Operators of the ‘Legalizer’ Drugs Webstore Exposed by Anonymous Hacker

  • Someone has leaked the identification details of high-ranking operators of the ‘Legalizer’ site.
  • The anonymous hacker has also exposed conversations, images, document scans, and more.
  • The exposure appears to be real, but it hasn’t been confirmed with certainty yet.

Someone claims to have hacked ‘Legalizer,’ one of the most popular drug markets in the Russian parts of the dark web, exposing very revealing info about the identity of the people who allegedly hide behind the site. The hacker has posted several samples of internal communication as well as correspondence with “clients,” images of the ‘Legalizer’ operators, the substance abuse problems plaguing some of the moderators, and various other “juicy” details. Of course, the anonymous hacker hasn’t failed to include site server IP addresses as well.

The owner and main developer of ‘Legalizer’ is a 33-year-old Latvian who lives in Jūrmala. The “number two” is a 37-years-old Czech individual who lives in Moscow and who is presented as an ex-admin and ex-developer, no longer associated with the site. The current admin is presented as someone with the nickname ‘OldSchool Bro,’ a 32-year-old Ukrainian.

The hacker has posted names, ID and passport numbers, telephone numbers, and various other sensitive details. Still, as TechNadu cannot confirm the validity of this information, we won’t reproduce it here. If you want to see the details, you can check out the hacker’s full leak page.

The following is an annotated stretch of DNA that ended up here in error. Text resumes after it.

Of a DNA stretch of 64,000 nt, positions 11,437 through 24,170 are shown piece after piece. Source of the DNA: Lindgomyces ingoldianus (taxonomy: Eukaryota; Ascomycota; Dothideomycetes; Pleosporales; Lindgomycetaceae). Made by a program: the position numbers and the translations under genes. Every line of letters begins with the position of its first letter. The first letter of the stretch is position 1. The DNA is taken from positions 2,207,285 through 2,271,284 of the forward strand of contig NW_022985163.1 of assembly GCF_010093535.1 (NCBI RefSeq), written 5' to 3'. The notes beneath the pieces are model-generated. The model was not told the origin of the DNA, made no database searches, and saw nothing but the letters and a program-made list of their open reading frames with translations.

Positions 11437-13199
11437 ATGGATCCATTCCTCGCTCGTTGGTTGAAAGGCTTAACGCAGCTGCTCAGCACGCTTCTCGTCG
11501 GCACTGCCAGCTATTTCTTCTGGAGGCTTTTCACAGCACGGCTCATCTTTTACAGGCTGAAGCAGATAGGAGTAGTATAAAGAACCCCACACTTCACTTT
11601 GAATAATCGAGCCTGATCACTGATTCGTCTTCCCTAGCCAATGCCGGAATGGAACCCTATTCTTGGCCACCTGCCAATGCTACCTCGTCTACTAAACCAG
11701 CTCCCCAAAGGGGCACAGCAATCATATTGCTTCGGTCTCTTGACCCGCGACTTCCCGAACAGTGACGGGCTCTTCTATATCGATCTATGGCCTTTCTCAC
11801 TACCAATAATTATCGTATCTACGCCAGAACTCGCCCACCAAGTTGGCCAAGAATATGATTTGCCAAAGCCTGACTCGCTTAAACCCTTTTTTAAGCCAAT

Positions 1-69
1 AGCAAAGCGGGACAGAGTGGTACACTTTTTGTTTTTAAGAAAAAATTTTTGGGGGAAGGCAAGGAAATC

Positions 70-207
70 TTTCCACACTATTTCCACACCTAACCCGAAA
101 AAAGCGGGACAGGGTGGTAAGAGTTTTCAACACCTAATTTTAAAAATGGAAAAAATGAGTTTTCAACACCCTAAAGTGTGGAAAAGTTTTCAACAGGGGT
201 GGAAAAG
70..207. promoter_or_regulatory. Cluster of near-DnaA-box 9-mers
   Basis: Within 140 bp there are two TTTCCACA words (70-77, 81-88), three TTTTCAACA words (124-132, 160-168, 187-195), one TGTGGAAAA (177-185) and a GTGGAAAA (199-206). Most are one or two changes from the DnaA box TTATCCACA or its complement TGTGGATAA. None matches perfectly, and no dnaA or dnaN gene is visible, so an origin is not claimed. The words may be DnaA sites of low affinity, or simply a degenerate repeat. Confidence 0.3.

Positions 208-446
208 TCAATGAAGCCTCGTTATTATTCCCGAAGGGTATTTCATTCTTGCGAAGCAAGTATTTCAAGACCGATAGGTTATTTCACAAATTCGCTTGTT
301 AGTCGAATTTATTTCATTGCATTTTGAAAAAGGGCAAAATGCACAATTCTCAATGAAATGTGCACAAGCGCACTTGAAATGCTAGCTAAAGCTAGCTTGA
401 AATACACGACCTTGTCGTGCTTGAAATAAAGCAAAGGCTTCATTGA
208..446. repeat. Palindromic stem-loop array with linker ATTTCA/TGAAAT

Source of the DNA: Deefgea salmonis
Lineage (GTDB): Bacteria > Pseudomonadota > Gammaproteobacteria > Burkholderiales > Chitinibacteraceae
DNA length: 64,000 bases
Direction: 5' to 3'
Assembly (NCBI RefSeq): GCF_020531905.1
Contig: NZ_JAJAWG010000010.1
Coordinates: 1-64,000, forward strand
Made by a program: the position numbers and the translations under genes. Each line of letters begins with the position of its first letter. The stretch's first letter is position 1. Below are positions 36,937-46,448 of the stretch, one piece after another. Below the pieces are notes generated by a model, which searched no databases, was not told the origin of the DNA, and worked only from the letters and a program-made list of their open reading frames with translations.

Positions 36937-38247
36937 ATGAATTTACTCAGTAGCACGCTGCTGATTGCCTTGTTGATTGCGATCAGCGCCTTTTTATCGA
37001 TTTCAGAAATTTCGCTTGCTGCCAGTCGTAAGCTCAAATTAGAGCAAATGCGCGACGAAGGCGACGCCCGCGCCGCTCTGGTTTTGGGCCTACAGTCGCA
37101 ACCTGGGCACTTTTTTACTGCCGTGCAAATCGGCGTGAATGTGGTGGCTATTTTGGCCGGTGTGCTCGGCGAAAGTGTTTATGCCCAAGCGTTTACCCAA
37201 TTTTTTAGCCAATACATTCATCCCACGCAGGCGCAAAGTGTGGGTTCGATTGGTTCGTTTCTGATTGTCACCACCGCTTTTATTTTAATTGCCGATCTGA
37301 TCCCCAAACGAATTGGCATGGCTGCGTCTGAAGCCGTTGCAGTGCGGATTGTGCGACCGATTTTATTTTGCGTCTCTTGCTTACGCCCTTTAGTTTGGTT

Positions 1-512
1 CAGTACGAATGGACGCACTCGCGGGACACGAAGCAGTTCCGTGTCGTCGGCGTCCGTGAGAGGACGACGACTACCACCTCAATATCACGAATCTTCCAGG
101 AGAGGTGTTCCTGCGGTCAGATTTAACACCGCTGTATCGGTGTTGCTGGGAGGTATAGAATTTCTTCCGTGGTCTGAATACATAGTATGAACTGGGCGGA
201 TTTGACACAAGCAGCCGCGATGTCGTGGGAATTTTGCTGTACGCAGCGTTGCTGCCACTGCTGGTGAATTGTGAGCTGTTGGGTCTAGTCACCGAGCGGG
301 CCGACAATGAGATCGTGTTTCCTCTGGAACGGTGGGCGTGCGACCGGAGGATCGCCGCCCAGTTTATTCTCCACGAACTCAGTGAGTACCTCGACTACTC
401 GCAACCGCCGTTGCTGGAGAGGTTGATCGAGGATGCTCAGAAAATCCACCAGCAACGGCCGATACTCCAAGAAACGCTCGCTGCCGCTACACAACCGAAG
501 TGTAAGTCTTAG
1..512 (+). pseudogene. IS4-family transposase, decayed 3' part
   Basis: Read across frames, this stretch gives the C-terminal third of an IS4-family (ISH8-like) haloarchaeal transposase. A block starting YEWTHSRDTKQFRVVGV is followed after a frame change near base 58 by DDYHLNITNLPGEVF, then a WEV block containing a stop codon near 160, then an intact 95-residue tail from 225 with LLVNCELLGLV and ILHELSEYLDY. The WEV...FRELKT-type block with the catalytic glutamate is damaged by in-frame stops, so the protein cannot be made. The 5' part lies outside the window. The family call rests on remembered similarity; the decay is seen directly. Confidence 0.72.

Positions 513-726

Image: TechNadu

The leaker goes on to unveil that the owner of ‘Legalizer’ operates offices as a cover for his illegal activities and even uses the server of one of the “legal” sites as a place to store a full backup of the ‘Legalizer’ forum. As the hacker further details, the site’s admins weren’t careful with security, and they actually never reset their passwords since the creation of their accounts. Moreover, ‘OldSchool Bro’ has even reused the email address he had on the drugs site for his administration account on a clearnet dating site.

From what we were able to evaluate using KELA’s cyber-intelligence tools, it appears that the hack is real and that the exposed individuals have been shaken by the development. Instead of disregarding the revelations, they are actually pointing the finger at each other over who is the owner of the illegal site. Also, there are mocking posts on Russian dark web forums, calling ‘Legalizer’ a joke of a drugs site while commenting on this development as something that was to be expected.

Credits: KELA

This revelation and the way it comes reminds us of the Hydra market exposure from back in February, which was partially confirmed by researchers at Gemini Advisory. As such, the ostensible validity of this leak is high, but we’ll have to wait for some crosschecks before we can speak with certainty.

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